I also have a 20-inch Butler Creek bull barrel and custom stock for this rifle, and I can swap those for even better performance. That gives me not one but two different 10/22 rifles to use for testing.

2. A Remington 521 Junior Target rifle was also selected. The 521 is very accurate, yet it’s not in the same class as a Remington model 37 or a Winchester model 52. In short, it’s an accurate bolt-action rifle that the average guy might own. You could equate it to a modern Savage or CZ bolt-action. The sights are a Lyman rear aperture target sight and a model 17A globe front sight with ring insert.

3. A Winchester Winder Musket chambered in .22 Short caliber was the final choice for this test. This is a special version of Winchester’s popular 1885 Low Wall model. The Winder was developed for the junior target shooter of the early 1900s. It was considered to be one of the best junior target rifles of its day and was even purchased by the U.S. Army for their marksmanship training. Because it’s chambered for the Short cartridge, I’ll be able to take advantage of the CCI CB Short cartridges that might not work as well in rifles that are chambered for the long rifle cartridge. The sights are a special Lyman rear aperture target sight and a Lyman 17A front sight with ring aperture.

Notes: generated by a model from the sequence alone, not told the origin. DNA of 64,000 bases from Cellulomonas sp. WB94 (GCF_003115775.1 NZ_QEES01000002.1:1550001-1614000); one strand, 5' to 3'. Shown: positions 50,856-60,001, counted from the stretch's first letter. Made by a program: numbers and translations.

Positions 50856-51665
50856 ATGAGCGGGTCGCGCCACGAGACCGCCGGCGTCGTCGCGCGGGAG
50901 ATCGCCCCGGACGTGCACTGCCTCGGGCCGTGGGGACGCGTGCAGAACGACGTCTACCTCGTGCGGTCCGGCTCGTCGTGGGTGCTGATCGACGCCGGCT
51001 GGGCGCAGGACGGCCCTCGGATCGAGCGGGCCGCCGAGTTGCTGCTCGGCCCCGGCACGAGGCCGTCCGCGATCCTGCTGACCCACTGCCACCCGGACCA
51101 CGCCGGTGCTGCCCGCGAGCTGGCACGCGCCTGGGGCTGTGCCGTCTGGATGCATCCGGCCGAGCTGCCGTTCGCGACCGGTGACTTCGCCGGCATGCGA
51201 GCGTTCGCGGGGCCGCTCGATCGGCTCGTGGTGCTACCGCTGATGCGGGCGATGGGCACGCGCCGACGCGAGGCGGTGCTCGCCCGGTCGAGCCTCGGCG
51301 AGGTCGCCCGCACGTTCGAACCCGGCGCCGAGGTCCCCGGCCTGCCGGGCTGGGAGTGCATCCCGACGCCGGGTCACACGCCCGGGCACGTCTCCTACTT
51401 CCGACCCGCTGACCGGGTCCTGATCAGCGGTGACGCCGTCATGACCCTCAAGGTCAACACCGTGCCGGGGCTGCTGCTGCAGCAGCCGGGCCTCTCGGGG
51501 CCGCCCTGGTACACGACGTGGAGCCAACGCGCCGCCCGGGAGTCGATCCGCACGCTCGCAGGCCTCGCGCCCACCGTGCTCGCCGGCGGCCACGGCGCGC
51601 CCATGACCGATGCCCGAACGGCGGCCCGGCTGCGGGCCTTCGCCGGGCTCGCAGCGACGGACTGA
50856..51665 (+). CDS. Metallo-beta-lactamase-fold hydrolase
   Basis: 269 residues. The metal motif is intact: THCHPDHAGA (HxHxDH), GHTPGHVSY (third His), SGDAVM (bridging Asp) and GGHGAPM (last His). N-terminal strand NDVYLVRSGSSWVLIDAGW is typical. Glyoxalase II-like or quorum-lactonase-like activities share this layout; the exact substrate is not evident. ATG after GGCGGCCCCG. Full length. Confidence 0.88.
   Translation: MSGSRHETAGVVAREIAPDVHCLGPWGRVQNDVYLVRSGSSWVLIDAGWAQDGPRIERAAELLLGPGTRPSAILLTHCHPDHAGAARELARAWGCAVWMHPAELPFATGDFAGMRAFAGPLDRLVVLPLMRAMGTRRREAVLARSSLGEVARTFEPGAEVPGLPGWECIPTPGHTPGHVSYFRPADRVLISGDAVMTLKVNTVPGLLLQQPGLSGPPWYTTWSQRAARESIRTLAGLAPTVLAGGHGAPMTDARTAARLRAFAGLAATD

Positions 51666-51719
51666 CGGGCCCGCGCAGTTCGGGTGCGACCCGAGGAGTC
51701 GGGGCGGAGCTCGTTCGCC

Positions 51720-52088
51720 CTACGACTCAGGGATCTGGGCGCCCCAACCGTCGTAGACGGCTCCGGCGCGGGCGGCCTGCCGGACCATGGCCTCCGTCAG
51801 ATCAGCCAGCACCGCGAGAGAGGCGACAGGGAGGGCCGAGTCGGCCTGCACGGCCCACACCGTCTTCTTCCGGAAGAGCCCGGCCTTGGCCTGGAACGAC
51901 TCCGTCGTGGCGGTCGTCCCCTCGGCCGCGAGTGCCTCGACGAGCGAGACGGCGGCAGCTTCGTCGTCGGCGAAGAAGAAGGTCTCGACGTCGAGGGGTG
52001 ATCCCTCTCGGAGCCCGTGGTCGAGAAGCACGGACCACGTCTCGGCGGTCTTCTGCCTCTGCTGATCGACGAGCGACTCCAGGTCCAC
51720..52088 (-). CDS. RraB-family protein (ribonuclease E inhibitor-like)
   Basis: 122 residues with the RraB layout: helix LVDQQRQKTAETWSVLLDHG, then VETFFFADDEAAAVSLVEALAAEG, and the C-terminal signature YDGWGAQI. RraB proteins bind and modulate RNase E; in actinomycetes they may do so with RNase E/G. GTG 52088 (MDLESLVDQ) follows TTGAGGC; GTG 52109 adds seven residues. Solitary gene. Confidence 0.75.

Winchester’s Winder Musket is a fine target rifle from a century ago. This one still shoots well.

The pellet rifle
I’m shooting my AirForce Talon SS with 24-inch, .22-caliber barrel and the bloop tube that was reported in the series What would BB do? You’ve already seen this rifle turn in a 10-shot group that was smaller than a half inch at 50 yards, but I’ll be shooting it, again, on the same days I shoot the CB caps to keep the conditions the same for every projectile.


The one pellet rifle in this test is my Talon SS with 24-inch barrel and bloop-tube silencer.

CB caps currently available